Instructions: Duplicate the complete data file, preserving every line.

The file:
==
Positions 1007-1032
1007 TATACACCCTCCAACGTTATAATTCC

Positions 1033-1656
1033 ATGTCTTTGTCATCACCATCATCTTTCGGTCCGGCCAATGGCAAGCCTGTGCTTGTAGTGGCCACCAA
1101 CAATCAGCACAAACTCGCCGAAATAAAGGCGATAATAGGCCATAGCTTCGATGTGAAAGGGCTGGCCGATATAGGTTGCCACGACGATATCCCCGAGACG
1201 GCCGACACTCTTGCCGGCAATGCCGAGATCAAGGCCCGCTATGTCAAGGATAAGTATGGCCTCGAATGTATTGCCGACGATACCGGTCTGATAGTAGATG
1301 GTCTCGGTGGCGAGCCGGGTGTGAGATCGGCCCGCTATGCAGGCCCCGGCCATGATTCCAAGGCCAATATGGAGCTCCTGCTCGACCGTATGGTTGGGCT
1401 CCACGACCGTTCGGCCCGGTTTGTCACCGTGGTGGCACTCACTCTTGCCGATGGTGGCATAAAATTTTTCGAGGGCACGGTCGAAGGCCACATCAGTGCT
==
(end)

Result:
Positions 1007-1032
1007 TATACACCCTCCAACGTTATAATTCC

Positions 1033-1656
1033 ATGTCTTTGTCATCACCATCATCTTTCGGTCCGGCCAATGGCAAGCCTGTGCTTGTAGTGGCCACCAA
1101 CAATCAGCACAAACTCGCCGAAATAAAGGCGATAATAGGCCATAGCTTCGATGTGAAAGGGCTGGCCGATATAGGTTGCCACGACGATATCCCCGAGACG
1201 GCCGACACTCTTGCCGGCAATGCCGAGATCAAGGCCCGCTATGTCAAGGATAAGTATGGCCTCGAATGTATTGCCGACGATACCGGTCTGATAGTAGATG
1301 GTCTCGGTGGCGAGCCGGGTGTGAGATCGGCCCGCTATGCAGGCCCCGGCCATGATTCCAAGGCCAATATGGAGCTCCTGCTCGACCGTATGGTTGGGCT
1401 CCACGACCGTTCGGCCCGGTTTGTCACCGTGGTGGCACTCACTCTTGCCGATGGTGGCATAAAATTTTTCGAGGGCACGGTCGAAGGCCACATCAGTGCT